David Borrelli (EFDD, Italy)

Terrorism, Brexit, migration crisis, unemployment, TTIIP… Everything we talked about in 2016 will be talked about again in 2017. Nevertheless I would like to hear from Juncker that one day we can talk about how they will affect the inhabitants of Treviso, Scandicci, Buonabitacolo, Taranto: that is to say the average person. Because the peoples of Europe have been walking this path together despite two World Wars, not because of the large challenges they had to face or because they had large schemes, but because they had faith in their representatives. Therefore it is now time to talk about trust and hope.

Nigel Farage (EFDD, UK)

I commented last year that the EU was in a “state of disunion” and indeed it was; but few could have foreseen the crushing blows that it has received over the last 12 months. There’s the ongoing migrant crisis, a disaster which has itself profoundly shaken the EU’s foundations but during this the Dutch voted “No” and of course, Brexit. The EU has ignorantly stumbled through difficult times before, comforted by either stupidity or arrogance, however this is one crisis that will not go away soon.

Marcel de Graaff (ENF, the Netherlands)

This European Commission has proven itself to be incapable of solving the big crises that have hit the European Union. As a result the United Kingdom has already left. Which countries are about to follow? The European Union is incapable of fundamental change towards national sovereignty. Therefore, this EU must be resolved and make place for a community of national states that cooperate on a win-win basis. Juncker is not the right person to guide the Union to these goals and should resign.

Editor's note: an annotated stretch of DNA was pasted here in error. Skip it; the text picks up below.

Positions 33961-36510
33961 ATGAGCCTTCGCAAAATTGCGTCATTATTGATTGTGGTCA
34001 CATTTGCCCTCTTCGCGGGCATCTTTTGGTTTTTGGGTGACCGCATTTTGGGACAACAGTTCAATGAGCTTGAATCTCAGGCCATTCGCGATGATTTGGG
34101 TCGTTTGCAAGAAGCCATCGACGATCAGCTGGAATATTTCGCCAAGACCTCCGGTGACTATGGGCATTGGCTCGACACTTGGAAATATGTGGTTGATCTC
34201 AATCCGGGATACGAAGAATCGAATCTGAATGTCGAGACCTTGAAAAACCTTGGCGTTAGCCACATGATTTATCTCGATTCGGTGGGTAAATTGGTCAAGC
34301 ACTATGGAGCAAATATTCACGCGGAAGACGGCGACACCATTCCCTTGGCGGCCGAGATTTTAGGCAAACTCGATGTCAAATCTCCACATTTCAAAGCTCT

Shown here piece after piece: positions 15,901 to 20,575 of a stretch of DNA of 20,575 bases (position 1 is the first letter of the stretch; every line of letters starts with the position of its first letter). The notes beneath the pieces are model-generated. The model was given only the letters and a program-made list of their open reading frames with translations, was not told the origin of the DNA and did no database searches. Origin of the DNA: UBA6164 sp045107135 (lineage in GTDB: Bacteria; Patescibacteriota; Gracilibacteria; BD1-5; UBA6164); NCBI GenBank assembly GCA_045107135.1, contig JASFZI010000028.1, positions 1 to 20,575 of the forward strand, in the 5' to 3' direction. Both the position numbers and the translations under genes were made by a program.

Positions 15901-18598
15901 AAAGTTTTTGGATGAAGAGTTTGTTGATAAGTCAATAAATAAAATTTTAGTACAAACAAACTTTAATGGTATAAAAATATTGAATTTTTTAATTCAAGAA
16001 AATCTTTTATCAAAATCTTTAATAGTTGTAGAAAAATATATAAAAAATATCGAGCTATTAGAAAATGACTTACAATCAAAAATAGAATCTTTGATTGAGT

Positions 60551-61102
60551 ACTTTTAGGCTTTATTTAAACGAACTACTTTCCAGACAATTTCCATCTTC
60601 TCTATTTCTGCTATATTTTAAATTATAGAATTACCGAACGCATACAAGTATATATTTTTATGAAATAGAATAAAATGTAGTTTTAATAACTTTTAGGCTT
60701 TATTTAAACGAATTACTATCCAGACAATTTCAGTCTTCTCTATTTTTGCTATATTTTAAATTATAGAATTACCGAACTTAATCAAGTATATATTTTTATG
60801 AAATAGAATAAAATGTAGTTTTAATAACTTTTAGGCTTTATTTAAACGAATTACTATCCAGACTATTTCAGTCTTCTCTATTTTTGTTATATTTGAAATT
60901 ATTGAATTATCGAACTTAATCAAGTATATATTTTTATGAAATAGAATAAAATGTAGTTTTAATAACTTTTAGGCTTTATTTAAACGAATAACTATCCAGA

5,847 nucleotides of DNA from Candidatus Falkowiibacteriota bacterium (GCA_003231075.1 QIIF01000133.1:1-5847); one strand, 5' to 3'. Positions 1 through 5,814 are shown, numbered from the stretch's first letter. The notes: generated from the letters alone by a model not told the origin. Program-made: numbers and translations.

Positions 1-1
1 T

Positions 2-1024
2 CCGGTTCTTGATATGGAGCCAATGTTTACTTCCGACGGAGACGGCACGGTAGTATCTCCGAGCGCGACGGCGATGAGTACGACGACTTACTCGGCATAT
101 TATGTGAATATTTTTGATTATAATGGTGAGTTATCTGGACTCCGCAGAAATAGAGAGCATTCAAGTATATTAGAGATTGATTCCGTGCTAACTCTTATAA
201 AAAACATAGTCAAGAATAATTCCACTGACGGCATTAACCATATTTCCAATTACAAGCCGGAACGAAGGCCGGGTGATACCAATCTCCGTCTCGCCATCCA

Marine Le Pen (ENF, France)

The European Union is synonymous with crisis: of the economy, social and monetary affairs, mass immigration, terrorism with costly agencies that are not able to accomplish anything. Nothing has functioned or barely and more federalism, as the pro-Europeans are calling for, will only make the situation worse.

In addition to regaining its sovereignty, France must give the example of another way for its people and for a Europe of freedoms.

How to follow the State of the Union debate

Our dashboard contains live streaming as well as background information, profiles of key speakers and political groups, photos, relevant tweets and videos and much more.

Our Storify coverage will bring you live updates, including quotes, photos and videos throughout the debate.

On Tuesday 13 September, President Martin Schulz will give a live and interactive video interview on Parliament’s Facebook page. The State of the EU debate will also be streamed live on Facebook on 14 September.

Find out what MEPs have to say about the State of the EU on social media using EP Newshub.

In addition you can get live updates in your own language thanks to our Twitter accounts. During the debate a video quote from each political leader will be tweeted. After the debate the best tweets about the discussion will be gathered together in Twitter moments. You can also join the online discussion using the hashtag #SOTEU.

Compliments of the European Parliament